Did you know that Cinderella's real name was Ella and that she was tagged Cinderalla by her mean stepmother because she spent so much time sweeping up cinders and cooking near the fireplace?
Okay, so maybe you knew that.
But did you know that Rodgers and Hammerstein created a musical version of Cinderella starring Julie Andrews? Yes, that was in 1957 (seven years after the hugely successful Disney animated film) but the show never appeared on Broadway. Rather, it was televised on CBS and it remains the only musical that R&H ever made for TV. This TV production was produced again in 1965 starring Leslie Ann Warren and yet again in 1997 starring Brandy Norwood. Both TV remakes added songs from other R&H musicals.
But during all this time, though Rodger's and Hammerstein's Cinderella was occasionally performed on stage from time to time it never played on the Great White Way.
Never, until now.
With a new book by Douglas Carter Beane (adapted from the original by Oscar Hammerstein) and a few songs dropped from Oklahoma and South Pacific, a lush, full-scale production of Cinderella has opened at the Broadway Theater and it's drawing large and enthusiastic crowds.
In this Cinderella you will see the magic of Broadway without pyrotechnics, hydraulic lifts, lasers, strobe lights or other new-age technical wizardry. This is a big, old-fashioned, richly orchestrated Broadway musical with up-to-the-minute appeal for the entire family. And the magic is that much more seductive because it doesn't rely on gadgetry.
Did we say this is symphonically superb?
Indeed it is, for you shall be treated to the sound of a full Broadway orchestra -- a sound worthy of Rodgers and Hammerstein. And you will also hear great choral singing the likes of which you simply don't hear anymore.
And the costumes by William Ivey Long alone are worth the price of admission. Surely, this is the pinnacle for this renowned costumer's career and worthy of the Tony Award that he rightly won.
This show has a big, hugely competent cast all-around.
But we still thought that Mark Brokaw's direction could have been a bit tighter and Josh Rhodes' choreography more inventive and more precise. For the record, this is only Brokaw's second Broadway musical outing. So, we'll take all that into account.
Also, we wouldn't have you believe that this is R&H's best score ever -- hardly. But even less-than-best R&H is better than most of what's being offered today. Standout numbers include Impossible and Ten Minutes Ago.
This is a beautiful, extravagant show of high production values produced in one of Broadway's grandest, prettiest theaters. It's what you expect when you hear "Broadway"-- and though a national tour is planned it's a stretch to expect that it will match this. The place and the time to see it is here and now.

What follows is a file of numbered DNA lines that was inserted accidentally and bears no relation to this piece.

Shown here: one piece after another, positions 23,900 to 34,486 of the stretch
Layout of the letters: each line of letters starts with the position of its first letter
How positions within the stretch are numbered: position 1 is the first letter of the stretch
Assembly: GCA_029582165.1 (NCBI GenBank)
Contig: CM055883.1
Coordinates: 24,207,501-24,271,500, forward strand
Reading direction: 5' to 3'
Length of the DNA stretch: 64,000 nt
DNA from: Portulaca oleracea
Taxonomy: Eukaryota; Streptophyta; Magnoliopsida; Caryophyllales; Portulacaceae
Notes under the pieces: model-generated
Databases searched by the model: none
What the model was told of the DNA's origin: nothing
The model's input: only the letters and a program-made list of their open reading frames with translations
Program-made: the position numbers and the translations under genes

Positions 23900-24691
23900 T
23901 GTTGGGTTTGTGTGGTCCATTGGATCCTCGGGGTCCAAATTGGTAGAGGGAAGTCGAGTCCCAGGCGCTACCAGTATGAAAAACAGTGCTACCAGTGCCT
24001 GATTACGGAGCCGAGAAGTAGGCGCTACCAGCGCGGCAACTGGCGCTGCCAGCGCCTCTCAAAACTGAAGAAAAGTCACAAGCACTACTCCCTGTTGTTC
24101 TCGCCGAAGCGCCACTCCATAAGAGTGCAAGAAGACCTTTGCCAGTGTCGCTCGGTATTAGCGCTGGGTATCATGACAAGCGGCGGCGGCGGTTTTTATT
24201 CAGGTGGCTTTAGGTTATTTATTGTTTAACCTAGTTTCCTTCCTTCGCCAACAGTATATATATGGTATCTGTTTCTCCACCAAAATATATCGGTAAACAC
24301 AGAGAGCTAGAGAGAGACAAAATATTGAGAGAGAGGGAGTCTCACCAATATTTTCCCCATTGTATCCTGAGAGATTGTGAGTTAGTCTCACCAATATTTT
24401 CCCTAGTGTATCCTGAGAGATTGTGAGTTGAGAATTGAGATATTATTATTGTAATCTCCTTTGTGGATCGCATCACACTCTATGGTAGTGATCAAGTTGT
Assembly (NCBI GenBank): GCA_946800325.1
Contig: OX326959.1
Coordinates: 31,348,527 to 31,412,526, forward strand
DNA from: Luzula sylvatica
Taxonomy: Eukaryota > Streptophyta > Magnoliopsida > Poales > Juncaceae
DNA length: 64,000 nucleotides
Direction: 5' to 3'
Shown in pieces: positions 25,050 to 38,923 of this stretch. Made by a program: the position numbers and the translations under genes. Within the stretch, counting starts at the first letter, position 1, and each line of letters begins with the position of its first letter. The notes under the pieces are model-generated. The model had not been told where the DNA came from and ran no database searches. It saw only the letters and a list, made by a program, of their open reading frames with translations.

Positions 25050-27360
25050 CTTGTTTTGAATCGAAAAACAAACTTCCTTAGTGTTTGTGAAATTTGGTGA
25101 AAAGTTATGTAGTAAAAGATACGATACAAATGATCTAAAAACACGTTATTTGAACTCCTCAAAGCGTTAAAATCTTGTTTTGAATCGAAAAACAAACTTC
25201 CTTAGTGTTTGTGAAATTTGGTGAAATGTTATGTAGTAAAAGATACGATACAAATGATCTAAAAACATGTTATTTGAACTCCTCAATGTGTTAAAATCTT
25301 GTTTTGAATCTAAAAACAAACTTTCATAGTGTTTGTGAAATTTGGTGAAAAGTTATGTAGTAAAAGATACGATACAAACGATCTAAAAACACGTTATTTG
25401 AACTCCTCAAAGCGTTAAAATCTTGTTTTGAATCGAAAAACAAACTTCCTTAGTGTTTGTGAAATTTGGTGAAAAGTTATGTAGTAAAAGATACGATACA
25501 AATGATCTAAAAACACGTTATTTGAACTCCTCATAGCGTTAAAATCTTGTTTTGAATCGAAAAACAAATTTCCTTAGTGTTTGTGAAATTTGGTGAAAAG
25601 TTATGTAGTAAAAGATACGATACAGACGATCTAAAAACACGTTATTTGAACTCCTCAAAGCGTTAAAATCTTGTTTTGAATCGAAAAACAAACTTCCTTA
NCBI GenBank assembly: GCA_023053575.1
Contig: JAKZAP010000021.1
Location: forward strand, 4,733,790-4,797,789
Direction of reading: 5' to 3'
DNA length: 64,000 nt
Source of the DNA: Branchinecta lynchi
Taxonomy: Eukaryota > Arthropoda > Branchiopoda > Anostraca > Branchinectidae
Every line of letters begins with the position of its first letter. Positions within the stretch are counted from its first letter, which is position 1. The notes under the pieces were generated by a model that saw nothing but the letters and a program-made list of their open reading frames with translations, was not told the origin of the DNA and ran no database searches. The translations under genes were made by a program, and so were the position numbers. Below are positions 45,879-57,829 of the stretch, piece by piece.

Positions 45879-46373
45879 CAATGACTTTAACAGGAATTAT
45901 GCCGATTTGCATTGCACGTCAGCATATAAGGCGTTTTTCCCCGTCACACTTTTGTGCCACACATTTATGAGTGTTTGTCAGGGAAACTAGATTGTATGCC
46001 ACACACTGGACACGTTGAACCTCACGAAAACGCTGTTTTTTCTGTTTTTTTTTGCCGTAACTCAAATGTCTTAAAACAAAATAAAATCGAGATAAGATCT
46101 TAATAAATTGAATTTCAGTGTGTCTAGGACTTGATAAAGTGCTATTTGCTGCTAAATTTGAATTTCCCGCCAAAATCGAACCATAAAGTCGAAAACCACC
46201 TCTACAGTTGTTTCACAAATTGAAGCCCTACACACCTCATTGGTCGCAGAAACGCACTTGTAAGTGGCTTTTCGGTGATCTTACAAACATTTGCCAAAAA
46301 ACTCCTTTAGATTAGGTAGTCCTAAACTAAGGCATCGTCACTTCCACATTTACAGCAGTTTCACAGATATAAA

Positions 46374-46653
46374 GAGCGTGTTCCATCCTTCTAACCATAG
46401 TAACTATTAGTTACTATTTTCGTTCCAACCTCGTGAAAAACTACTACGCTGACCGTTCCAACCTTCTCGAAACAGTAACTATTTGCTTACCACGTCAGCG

And what a joy it was to see so many children enjoying live theater -- and all very, very attentive we might add.
Yes, Cinderella captivated them -- and it will charm you as well!

Thursday, May 29, 2014

'Lady Day' To Get Official Cast Recording 7/15

Lady Day at Emerson’s Bar & Grill, Lanie Robertson’s play with music, starring five-time Tony Award-winner Audra McDonald, will be recorded live at Circle in the Square during a regularly scheduled performance during the week of May 27–31 by PS Classics. The label has announced a July 15th street date; preorders are already being accepted at the label’s website,


The two-disc set will be produced by label co-founder Tommy Krasker, who previously helmed Ms. McDonald’s first three solo albums. Lady Day at Emerson’s Bar & Grill continues Ms. McDonald’s longstanding relationship with Mr. Krasker and PS Classics, following the label’s Broadway cast recordings of 110 in the Shade and The Gershwins’ Porgy and Bess.


“Audra McDonald is a vocal genius!

One of the greatest performances I ever hope to see.”

New York Magazine


MESMERIZING! Pouring her heart into her voice, Audra McDonald breathes life into Billie Holiday’s greatest songs.”

The New York Times



Daily News


“The best 90 minutes you’ll ever witness!

Audra McDonald is again AUDACIOUSLY AWESOME.”



“STUNNING & HEARTBREAKING. The performance of her career!

Get to the Circle in the Square theatre – pronto!”

Huffington Post


“One of the most exquisite & haunting performances of the year!”

Entertainment Weekly


Lady Day at Emerson's Bar & Grill, which began previews on March 25, 2014, opened on April 13, 2014,and is enjoying an extended run until August 10, 2014, recounts Holiday's life story through the songs that made her famous. In a small, intimate bar in 1959 Philadelphia, Holiday puts on a show that, unbeknownst to the audience, will leave them witnesses to one of the last performances of her lifetime.  Through her poignant voice and moving songs, one of the greatest jazz singers of all time shares her loves and her losses.   


Among the songs that are performed: “God Bless the Child,” “What a Little Moonlight Can Do,” “Strange Fruit” and “Taint Nobody’s Biz-ness.”